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Six Tips for Preventing Brain Fog while Showing

Do you freeze up sometimes right in the middle of showing or forget your pattern? We've compiled some quick tips to help when your brain decides to start firing sideways.

Do you ever suffer from anxiety and brain fog? Anxiety that is not related to fear, but an anxiety disorder that results in completely blacking out while you are showing?

Maybe you panic and completely forget your trail pattern or you freeze right in the middle of your showmanship pattern and forget to back. You study your patterns until you are blue in the face, but your brain all of a sudden starts firing sideways and you forget everything.

Trainers mention that this type of nervous rider is difficult to coach, but there are simple ways to help prevent this from happening from the very beginning. We’ve provided some tips from top professionals on routines and habits to form when that panic starts rising up from the pit of your stomach.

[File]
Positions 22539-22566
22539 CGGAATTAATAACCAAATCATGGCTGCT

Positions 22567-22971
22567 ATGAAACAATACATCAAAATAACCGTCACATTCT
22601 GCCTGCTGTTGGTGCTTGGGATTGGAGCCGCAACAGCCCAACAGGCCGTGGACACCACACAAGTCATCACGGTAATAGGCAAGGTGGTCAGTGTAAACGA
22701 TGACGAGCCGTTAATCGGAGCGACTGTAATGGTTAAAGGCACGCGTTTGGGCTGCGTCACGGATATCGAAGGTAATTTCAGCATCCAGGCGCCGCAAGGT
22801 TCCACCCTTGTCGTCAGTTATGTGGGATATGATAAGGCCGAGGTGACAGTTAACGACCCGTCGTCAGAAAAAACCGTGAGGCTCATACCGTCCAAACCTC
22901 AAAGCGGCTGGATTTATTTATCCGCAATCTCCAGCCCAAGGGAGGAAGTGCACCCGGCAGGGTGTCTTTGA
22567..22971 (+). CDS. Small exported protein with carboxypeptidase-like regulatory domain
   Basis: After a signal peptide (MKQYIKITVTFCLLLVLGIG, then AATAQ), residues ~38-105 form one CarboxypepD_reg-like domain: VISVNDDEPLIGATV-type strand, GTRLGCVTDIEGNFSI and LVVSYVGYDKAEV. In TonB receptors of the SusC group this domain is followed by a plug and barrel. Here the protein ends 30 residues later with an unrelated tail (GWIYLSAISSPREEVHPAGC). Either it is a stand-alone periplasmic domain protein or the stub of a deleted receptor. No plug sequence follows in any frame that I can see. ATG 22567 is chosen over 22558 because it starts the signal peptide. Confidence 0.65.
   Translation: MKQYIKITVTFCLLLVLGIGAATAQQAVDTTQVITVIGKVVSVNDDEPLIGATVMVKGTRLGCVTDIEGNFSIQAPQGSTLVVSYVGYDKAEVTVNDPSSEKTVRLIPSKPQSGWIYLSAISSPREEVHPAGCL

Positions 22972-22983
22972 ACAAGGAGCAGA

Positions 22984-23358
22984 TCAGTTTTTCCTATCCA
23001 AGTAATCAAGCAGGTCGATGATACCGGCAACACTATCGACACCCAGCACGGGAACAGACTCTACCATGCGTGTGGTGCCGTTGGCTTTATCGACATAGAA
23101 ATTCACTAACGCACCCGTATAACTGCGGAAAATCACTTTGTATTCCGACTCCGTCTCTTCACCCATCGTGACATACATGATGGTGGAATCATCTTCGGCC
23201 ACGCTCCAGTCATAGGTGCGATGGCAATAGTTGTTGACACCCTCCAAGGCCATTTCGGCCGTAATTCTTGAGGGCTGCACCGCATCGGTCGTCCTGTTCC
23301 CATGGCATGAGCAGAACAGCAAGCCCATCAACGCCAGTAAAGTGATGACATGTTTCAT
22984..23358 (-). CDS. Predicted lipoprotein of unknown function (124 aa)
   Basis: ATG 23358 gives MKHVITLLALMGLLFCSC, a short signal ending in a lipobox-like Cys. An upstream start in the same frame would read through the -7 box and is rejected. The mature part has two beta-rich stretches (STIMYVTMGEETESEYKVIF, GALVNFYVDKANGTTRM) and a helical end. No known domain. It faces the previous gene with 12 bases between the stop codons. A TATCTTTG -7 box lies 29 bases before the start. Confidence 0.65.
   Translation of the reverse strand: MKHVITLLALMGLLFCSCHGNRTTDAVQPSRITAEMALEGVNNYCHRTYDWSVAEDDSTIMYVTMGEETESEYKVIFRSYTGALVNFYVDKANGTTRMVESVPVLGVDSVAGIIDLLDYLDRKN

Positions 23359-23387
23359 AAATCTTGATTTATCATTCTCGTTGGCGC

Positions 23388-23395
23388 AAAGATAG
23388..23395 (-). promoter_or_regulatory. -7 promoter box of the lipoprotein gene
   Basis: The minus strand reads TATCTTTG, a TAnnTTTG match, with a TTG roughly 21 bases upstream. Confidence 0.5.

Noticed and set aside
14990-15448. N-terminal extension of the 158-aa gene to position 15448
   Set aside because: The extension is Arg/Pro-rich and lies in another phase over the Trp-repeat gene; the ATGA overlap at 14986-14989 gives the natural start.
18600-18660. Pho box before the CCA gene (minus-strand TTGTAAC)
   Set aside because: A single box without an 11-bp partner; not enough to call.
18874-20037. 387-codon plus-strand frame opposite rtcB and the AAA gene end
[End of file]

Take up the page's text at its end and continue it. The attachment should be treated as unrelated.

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Go Back to the Basics

To start, Pennsylvania trainer Alex Bryner would begin with bringing everything down to the basics. “Start by learning your pattern and walking it on foot. Set up any necessary pieces needed – like cones or markers. Talk yourself through how you want to execute the pattern with your trainer/coach,” Bryner says.

Remind yourself while doing this, find spots where you’re going to take a deep breath to keep yourself focused, Alex says. “I would repeat this while on the horse, preferably doing so where you will be showing the event. Prior to showing, be ready early. If available, watch some other runs before your class. Run through the pattern while closing your eyes, and remembering to take deep breaths. Use this while visualizing the best outcome. Keep getting yourself out there.”

“Blacking out in the middle of your runs is what all of our nightmares are made of,” says Lauren Crivelli, a top amateur on the show circuit. Lauren says that it’s something that happens to a lot of us. Working on being present during your run can help to calm the nerves. Focus on each stride and what you are feeling your horse doing and what the next move should feel like.